Ghanaian Reggae Musician And Multiple Grammy Award Nominee, Rocky Dawuni Is Urging Ghanaians And Africans To Go Into Organic Farming To Ensure Food Security.

Food security is an issue that plagues many countries, especially those in Africa. Ghana, like many other African nations, faces the challenge of providing enough food to meet the needs of its growing population. Despite being an agricultural nation, Ghana still spends a considerable amount of money importing food items every year.

According to the Ghanaian Ministry of Finance, the country spent $1.9 billion in 2021 and $2 billion in 2022 on the importation of agricultural and related products. This is a significant amount of money that could be put towards other developmental projects. Organic farming has been touted as a way to reduce the need for imports and ensure food security.

Ghanaian Reggae musician and multiple Grammy award nominee, Rocky Dawuni, has been using his platform to advocate for organic farming as a solution to food insecurity in Ghana and Africa as a whole. Organic farming is a method of agriculture that relies on natural fertilizers and biological pest control instead of synthetic chemicals. Rocky believes that embracing organic farming practices will not only improve food security but also promote environmental sustainability.

He believes this is not the only solution to Africa’s food problem but  if  it is  embraced it will go a long way to ensure abundance of food.

Rocky Dawuni on his farm  Picture Credit: Cary Sullivan

According to a report by the Food and Agriculture Organization of the United Nations (FAO), Africa has the highest percentage of undernourished people in the world.

“My advice is that this is the future because it will help to ensure our ability to be self-sufficient and to guarantee food security in an age when we (Africa) have the fastest growing youth population in the world. This will tie into the overall argument for protection and conservation of our environment, our trees, our biodiversity, indigenous species. Protecting the environment will also boost tourism which in turn creates wealth. Organic farming promotes general health and well-being of the populace and so much more,” Rocky discloses.

Picture Credit: Cary Sullivan

Rocky is a strong advocate for organic farming in Ghana and is investing heavily in it.

“Currently I am growing coconuts, mangos, cocoa, okra, corn, tomatoes and plan to grow much more. I am working on promotion food-based reforestation by planting of food trees such as breadfruit, ackee, mango and coconuts. I also have small organic home gardens for the household needs.”

Rocky’s belief is that agriculture has always been the foundation blocks for every form of development and prosperity. He notes that the decline in productivity in Ghana is due to a lack of innovation in traditional agricultural systems to attract the new generation.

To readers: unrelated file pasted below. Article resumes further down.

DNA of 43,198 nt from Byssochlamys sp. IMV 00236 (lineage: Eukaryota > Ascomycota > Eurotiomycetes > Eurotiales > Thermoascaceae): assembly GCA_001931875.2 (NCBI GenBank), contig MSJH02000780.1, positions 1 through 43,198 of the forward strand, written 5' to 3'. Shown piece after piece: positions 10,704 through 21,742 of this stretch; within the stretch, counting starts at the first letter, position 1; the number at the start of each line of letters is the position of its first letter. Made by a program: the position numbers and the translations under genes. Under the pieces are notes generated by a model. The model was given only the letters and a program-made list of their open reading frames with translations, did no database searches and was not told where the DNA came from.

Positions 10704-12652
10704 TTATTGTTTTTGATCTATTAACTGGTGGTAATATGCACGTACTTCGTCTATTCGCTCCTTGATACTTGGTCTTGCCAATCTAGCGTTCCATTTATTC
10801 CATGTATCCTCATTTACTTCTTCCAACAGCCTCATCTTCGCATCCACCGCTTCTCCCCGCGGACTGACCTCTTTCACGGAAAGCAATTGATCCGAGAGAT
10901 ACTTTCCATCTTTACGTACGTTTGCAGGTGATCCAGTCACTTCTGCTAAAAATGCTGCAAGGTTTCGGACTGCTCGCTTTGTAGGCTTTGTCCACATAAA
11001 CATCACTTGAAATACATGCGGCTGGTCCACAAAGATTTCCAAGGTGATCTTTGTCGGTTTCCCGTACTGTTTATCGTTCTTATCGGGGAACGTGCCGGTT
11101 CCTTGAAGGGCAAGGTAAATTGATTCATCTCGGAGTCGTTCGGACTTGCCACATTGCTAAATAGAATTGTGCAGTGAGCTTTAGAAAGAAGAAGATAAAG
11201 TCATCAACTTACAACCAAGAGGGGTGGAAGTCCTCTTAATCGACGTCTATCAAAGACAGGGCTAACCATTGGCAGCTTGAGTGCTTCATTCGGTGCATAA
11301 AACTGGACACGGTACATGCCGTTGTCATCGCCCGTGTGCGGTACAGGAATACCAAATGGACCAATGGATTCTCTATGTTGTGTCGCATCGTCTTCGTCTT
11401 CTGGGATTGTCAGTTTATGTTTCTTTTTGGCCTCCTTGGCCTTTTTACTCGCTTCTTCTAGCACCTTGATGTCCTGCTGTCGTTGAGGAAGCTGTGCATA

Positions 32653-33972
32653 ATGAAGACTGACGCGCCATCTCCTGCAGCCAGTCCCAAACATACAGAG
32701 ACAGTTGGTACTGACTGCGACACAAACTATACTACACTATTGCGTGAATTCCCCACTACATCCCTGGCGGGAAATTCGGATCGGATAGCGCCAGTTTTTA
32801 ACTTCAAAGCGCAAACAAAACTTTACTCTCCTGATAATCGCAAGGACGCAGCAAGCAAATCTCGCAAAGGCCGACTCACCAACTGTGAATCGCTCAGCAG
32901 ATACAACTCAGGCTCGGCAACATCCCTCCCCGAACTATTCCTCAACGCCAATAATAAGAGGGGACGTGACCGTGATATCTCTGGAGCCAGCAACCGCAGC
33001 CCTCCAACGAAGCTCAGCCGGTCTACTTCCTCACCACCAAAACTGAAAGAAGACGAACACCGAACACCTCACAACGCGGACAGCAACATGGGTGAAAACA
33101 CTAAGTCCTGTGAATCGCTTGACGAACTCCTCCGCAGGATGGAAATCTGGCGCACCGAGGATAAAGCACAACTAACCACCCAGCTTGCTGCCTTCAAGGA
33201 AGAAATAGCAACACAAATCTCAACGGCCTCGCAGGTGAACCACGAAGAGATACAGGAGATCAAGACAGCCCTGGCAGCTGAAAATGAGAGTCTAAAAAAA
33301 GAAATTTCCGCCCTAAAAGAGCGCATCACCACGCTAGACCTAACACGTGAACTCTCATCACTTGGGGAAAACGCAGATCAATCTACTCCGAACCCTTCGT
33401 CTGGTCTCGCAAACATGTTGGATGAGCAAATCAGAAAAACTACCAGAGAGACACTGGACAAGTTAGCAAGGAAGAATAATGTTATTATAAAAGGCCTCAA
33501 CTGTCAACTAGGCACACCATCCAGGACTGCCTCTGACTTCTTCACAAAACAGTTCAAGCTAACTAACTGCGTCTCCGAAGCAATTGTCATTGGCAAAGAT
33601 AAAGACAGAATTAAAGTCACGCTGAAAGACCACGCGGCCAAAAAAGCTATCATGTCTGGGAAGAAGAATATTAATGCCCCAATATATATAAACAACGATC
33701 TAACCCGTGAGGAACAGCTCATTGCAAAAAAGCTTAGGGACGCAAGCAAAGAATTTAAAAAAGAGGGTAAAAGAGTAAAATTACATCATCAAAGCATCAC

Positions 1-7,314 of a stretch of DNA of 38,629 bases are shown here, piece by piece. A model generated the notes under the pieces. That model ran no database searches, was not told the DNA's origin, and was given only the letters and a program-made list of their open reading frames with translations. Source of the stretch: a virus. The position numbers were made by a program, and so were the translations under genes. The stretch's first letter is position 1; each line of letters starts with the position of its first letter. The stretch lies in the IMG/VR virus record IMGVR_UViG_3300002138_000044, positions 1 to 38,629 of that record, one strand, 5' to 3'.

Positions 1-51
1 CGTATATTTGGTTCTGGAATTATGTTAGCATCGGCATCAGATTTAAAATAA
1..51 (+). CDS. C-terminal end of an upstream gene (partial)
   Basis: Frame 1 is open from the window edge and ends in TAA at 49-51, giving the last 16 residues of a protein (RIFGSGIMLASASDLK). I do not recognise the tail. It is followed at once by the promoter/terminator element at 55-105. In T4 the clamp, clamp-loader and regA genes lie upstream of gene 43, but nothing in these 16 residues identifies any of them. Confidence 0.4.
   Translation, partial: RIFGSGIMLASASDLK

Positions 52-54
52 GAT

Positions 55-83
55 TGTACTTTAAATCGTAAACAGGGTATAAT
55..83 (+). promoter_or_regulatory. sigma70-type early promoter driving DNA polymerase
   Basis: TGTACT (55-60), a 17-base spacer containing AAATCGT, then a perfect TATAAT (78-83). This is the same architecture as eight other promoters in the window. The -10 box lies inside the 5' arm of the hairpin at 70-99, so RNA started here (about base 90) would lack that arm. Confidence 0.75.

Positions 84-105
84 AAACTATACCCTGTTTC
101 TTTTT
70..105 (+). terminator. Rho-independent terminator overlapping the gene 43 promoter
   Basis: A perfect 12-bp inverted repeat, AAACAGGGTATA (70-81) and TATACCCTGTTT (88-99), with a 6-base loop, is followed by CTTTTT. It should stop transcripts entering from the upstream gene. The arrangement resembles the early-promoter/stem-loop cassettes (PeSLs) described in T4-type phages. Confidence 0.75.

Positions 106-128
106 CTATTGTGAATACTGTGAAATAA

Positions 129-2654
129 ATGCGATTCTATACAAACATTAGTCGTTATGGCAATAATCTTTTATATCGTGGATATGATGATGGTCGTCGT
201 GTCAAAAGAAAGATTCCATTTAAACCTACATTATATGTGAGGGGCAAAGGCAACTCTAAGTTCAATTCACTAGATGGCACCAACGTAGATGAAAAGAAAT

According to him organic farming is not only beneficial for food security, but it also promotes general health and well-being. Rocky notes that the reason why he pushes for organic farming is that he believes it is clean food and non-toxic.

Rocky Dawuni with some workers of CSIR  at Bunso                  Picture Credit: Cary Sullivan

“This is crucial in a world where many people are becoming increasingly aware of the health and environmental issues associated with pesticides, weedicides, and herbicides. For example, the entire country of Mexico recently banned Glyphosate (Roundup) as well as GMO corn. This shows the growing concern for the health implications of non-organic farming.”

He added that more people in Europe and America are also embracing the need to consume organic foods and Ghana and Africa needs to take opportunity to export more organic foods.

“There are a lot of opportunities globally for organic and non-GMO foods for export as well as job creation for the teaming youth in Africa. Organic farming puts the power of self-sufficiency into the hands of the people which in the long run will ensure the resiliency of the nation.”

Africa has the fastest-growing youth population in the world, and Rocky urges African youth to embrace agriculture as a tool for now and the future.

He notes that agriculture has been seen as a non-aspirational endeavor that is only for older people. This mindset has contributed to a policy of importing a lot of food that could have easily been grown locally. The urgent need to change this mindset is critical, especially considering the economic crisis currently facing Ghana.


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